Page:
[nos-bbs] Update - JNOS development (or lackthereof) and PK232...

Bob Donnell kd7nm at pugetsound.net
Wed Aug 13 16:08:27 EDT 2008

Hi Mark, and all,

As someone who worked at AEA as a customer support tech, during the time
that the various flavors of PK-232 evolved, Mark's time line is not quite

The original PK-232 was introduced with October 31'st 1986 firmware, in the
first week of November, 1986.  As a non-employee beta tester, I received S/N
10, and still have it.  The original circuit board design was manufactured
up until about S/N 35000 - no, I don't know the exact number.  After that
point, in late 1989, the same main circuit board with red LED's was still
used, but the daughter board, allowing use of larger EPROM's, was installed
in all new production, up to about S/N 45000.  At that point, in 1993, I
think, the later circuit board was instituted, with the multi-color LED's,
and the circuitry that had been on the daughter board was integrated on to
the main circuit board.  Serial numbering was reset, and had a prefix "M"
character.  To the best of my knowledge, all units that were
factory-manufactured with the Packet Mailbox capability had PK-232MBX
silk-screened on the front of the chassis.  But many hundreds of upgrade
kits were sold, and all were supplied with the PK-232MBX sticker, to be
applied over the original silk screen PK-232 nomenclature, by the person
installing the upgrade kit.  The first Pactor firmware releases (V7.0?) were
shipped before I left AEA, but V7.1 firmware came after my departure.  While
AEA was in business, all of the upgrades it designed for the PK-232 were
designed such that any unit made, in the history of the product, could be
upgraded to identical capability to the then current production.  It was a
stable enough platform that TAPR also designed product enhancements to tap
into the large number of PK-232's shipped.  Mine has the MBX daughter board,
the TAPR modem disconnect header kit, and the TAPR 9600 baud modem kit

As a further note, all early AEA packet and multimode products
(PK-64/PK-232/PK-87/PK-88/PK-96/PK-900/DSP-1232/DSP2232) were programmed by
the same programmer.  Later products, the PK-12 and DSP-232, were programmed
by one or more of a series of programmers.  The management at AEA from 1992
until about 9 months before they closed their doors, micromanaged engineers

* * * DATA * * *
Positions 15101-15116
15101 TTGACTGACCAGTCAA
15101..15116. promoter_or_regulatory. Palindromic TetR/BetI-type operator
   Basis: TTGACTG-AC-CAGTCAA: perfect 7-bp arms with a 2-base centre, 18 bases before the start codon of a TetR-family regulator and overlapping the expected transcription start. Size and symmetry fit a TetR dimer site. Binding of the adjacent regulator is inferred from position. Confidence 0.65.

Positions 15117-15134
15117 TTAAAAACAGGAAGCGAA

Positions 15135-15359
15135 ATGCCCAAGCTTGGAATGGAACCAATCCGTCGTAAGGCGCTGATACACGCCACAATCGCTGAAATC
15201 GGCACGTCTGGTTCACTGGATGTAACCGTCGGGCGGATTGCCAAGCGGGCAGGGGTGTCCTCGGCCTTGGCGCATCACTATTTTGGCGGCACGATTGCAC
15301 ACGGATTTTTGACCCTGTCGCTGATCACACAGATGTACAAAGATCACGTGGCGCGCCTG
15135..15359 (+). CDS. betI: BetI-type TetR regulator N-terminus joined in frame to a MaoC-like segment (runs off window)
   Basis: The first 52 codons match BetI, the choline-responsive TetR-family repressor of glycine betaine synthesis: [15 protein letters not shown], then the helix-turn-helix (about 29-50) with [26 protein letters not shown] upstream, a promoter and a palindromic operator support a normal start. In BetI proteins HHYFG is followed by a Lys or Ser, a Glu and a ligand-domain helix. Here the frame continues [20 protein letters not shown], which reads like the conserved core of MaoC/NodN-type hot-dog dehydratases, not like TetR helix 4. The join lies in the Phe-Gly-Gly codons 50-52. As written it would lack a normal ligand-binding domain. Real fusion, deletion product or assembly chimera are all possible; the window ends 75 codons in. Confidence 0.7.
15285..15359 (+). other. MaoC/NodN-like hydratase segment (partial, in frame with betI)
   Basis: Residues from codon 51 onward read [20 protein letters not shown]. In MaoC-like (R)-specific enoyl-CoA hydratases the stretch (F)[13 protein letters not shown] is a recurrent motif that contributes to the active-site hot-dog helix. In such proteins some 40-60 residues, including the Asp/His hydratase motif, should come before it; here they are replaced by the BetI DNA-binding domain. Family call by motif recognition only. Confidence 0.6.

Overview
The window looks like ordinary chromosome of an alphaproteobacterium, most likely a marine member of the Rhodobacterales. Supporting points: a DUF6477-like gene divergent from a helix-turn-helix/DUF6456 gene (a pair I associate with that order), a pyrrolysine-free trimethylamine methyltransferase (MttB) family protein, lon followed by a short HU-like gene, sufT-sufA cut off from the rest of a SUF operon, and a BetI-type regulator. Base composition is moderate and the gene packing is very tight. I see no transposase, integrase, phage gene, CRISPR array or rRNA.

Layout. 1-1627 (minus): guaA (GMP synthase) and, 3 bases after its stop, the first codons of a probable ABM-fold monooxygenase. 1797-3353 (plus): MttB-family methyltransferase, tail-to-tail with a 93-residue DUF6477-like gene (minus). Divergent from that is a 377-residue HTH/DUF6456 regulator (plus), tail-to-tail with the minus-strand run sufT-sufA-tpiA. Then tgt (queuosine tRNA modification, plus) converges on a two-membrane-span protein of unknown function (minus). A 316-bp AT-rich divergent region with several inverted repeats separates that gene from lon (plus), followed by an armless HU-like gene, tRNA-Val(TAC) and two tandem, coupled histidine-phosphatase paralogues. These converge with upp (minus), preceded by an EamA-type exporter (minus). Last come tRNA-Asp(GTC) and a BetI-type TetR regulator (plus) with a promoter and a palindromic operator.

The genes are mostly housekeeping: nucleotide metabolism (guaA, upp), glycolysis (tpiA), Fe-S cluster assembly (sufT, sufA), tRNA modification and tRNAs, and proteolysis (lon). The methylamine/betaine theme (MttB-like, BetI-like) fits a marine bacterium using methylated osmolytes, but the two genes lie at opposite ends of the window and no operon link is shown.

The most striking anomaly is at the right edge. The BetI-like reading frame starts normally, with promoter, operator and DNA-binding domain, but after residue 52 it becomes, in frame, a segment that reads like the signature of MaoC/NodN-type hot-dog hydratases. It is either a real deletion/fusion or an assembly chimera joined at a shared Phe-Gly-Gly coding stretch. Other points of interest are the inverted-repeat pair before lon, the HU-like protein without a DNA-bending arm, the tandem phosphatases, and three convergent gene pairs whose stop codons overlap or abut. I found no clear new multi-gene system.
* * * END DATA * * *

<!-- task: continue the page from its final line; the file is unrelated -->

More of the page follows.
and programmers into quitting, and pretty well ran the company into the
ground.  They so impressed their dealers that many of the dealers wouldn't
order AEA products to stock - only on customer request.

73, Bob, KD7NM

-----Original Message-----
From: nos-bbs-bounces at lists.tapr.org [mailto:nos-bbs-bounces at lists.tapr.org]
On Behalf Of Mark Phillips
Sent: Monday, July 28, 2008 3:03 PM
To: TAPR xNOS Mailing List
Subject: Re: [nos-bbs] Update - JNOS development (or lackthereof) and

Hi Angela,

Does your unit support PACTOR? I don;t think that it does unless it's full
of daughter boards where someone has upgraded it at some time.

When AEA issued the PK232MBX model they changed the LEDs to different
colours so as to tell them appart visually. Then they queered the pitch by
making an MBX addon for the non MBX boards. Later they made DSP and even
PSK-31 addon's.

You can do regular packet with it by using the KISS mode but frankly that's
a wast of a multi mode unit.


On Mon, 2008-07-28 at 20:46 +0000, Angela M1SCH/PE1BIV wrote:
> Hi All,
> ----- Original Message -----
> From: "Mark Phillips" <g7ltt at g7ltt.com>
> > Thanks very much for your efforts on the PK232 front. There are so 
> > many of these things floating around that they would make a fine 
> > addition to the HF linking efforts of JNOS users.
> >
> > A recent look on ebay showed that a PK232 with V7 firmware goes for 
> > about US$100 however they sell for less than US$50 at hamfests (I 
> > bought
> > 2 just this past weekend).
> I actually bought a PK232 last year at an auction by offering 5 euro 
> for nostalgia (it was initially set in for 50 euro).
> I had not yet thought of really using it.
> > For those of you with PK232 aspirations the one you want to get has 
> > multi-coloured LED's on the front. The one with the all red LED's 
> > can be used but the hardware is a few revisions older and you MAY 
> > need to spend money on it. Frankly it's not worth it.
> The unit I bought is the version with only red LEDs, but as far as I 
> could see it was fitted with the original MBX upgrade.
> I never used a PK232 before, but as I recall the upgraded version was 
> further identical, firmware and capabilities, with the units newly 
> sold as PK232MBX, except for the \coloured LEDs.
> So, I guess it's also worth while to check for the upgraded version.
> FYI. I use JNOS on a system with the HZP OptoSCC cards (2) and 
> external modems.
> The system is currently a P166, but I want to swap the board for an 
> AMD K5-300. The JNOS version is still 1.11f.
> A 2nd JNOS system is used as web server (Internet and Packet Radio) 
> and incoming mail server (Internet). I still want to set up NNTP on a 
> 3th system for the Packet Bulletins.
> Rgs, 73, Angela
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Mark Phillips, G7LTT/NI2O
Randolph, NJ

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